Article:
It seems the IPython and Pylab packages has also been updated in 12.04 and thus removing the old ipython -wthread flag that would ensure Mayavi plots to be run in a separate thread. Running with the flag causes this error to show up:
In the newest version of Enthought’s Python Distribution (EPD) on Ubuntu, the plotting package has been moved from enthought.mayavi.mlab to the shorter and more general mayavi.mlab. This does however mean that if you, like me, need to work with different versions of EPD on multiple systems, will experience the following error from time to time:
ImportError: No module named enthought.mayavi.mlab
Now, to avoid switching the import statement every time you switch systems, you can make Python check if one of the versions is installed during import. If it is not, we’ll tell it to try the other. This is done in this simple command:
from enthought.mayavi.mlab import *
from mayavi.mlab import *
Just replace any other similar import statements the same way and your code should once again be working across all your installations.
Four charges with different magnitude plotted in 3D using Mayavi
In one of my earlier posts about Mayavi, I wrote about how you could visualize 2D field line plots using the flow function. At the end of that post I added that Mayavi is actually best at 3D plotting, and to follow up on that I’ll show you some of these plots with a few example Python scripts you might try out on your own.
First of all, you might want to know how to install Mayavi. For those lucky ones of you who have freed yourself and jumped on the Linux bandwagon, installing Mayavi should be quite easy. If you are using Ubuntu in particular, you may just install the package mayavi2 using either Synaptic or apt-get. If you are on Windows or Mac, you may either install Enthought’s own Python distribution (EPD) or give a shot at compiling on your own. Just note that EPD is quite expensive, even though all its components are open source, but if you are a student or academic user you could go ahead and download the academic version for free. It is basically the same as the commercial one, but with an academic license. (Kudos to Enthought for both making Mayavi open source, building an business model around it and still providing a great solution for students!)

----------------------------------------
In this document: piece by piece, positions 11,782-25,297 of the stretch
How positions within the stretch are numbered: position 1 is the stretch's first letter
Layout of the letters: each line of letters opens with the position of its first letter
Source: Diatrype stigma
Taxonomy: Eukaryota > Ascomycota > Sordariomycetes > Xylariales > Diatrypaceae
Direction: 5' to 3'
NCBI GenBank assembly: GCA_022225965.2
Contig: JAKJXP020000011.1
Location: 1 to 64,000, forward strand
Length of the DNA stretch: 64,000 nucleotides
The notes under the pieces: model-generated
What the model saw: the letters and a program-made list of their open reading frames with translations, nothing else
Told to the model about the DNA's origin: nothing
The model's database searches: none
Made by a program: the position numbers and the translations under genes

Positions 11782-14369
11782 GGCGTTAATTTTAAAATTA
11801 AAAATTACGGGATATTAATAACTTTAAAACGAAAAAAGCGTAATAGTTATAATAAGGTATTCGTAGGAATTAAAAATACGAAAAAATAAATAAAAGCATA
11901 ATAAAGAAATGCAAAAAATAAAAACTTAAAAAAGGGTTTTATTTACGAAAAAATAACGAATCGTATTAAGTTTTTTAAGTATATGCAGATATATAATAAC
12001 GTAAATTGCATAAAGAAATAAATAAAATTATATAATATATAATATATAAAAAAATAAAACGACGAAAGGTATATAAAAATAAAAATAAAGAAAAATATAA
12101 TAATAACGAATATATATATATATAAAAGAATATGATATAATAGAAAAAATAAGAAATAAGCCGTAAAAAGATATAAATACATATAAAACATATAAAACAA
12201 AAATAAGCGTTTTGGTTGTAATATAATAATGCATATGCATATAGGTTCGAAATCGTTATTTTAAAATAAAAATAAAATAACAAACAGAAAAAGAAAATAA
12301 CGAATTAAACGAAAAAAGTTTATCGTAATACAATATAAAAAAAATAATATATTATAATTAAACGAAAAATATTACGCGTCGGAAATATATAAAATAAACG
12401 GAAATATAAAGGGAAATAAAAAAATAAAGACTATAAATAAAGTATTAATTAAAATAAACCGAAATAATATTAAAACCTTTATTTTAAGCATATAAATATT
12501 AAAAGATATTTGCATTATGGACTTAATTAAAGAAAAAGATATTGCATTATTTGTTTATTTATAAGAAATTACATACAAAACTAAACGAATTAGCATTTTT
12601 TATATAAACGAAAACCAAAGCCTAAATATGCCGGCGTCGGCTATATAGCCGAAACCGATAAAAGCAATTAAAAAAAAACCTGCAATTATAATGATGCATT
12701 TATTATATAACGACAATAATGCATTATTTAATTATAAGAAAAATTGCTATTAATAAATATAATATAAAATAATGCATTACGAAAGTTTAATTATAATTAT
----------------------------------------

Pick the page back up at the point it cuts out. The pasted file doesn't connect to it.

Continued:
Now, Enter 3D!
The way you do your plots in Mayavi depends on what you want to express. Most likely, you would prefer to show some simple plots giving just the necessary amount of information to tell you how the electric field behaves around your charges. A simple example of this is shown below:
While searching for a good Python module to visualize electric fields, I found Mayavi. Developed by Enthought, Mayavi is a very good module for visualizing a huge range of different scientific data sets. Everything from surfaces, flows and streamlines to bar charts, 3D plots and contour surfs are beautifully drawn on screen and exported to several file formats, such as PDF, PNG, EPS and more.
What I needed it for, however, was to visualize electric field lines in the course FYS1120 at the University of Oslo. We were told to use Matlab with the streamline and quiver functions, but even so, I wanted to use Python and decided to do a search and see if something similar was possible with Python. It took me some time to figure out how to use the scitools package to do streamline plots, but eventually I made it. However, these were a bit tedious to get working correctly and looked only about as good as the Matlab plots.
The first “oblig” (mandatory exercise) in the subject MAT1120 is now available. I am trying to do as much work as possible in Python instead of Matlab, but as always this creates some extra effort when the subject is oriented around the latter.
Already in the first exercise there is a minor challenge, since the data file is not stored as a simple array, but as Matlab code. This means we need to rewrite this file to Python code or run it in Matlab and export it as data instead. As I am currently using a computer without Matlab installed and being to lazy to connect to a server with Matlab via remote desktop, I decided to do the latter. (I might add that I also wanted to see if I could do this without Matlab at all).
First of all, I figured the data was stored in the following manner: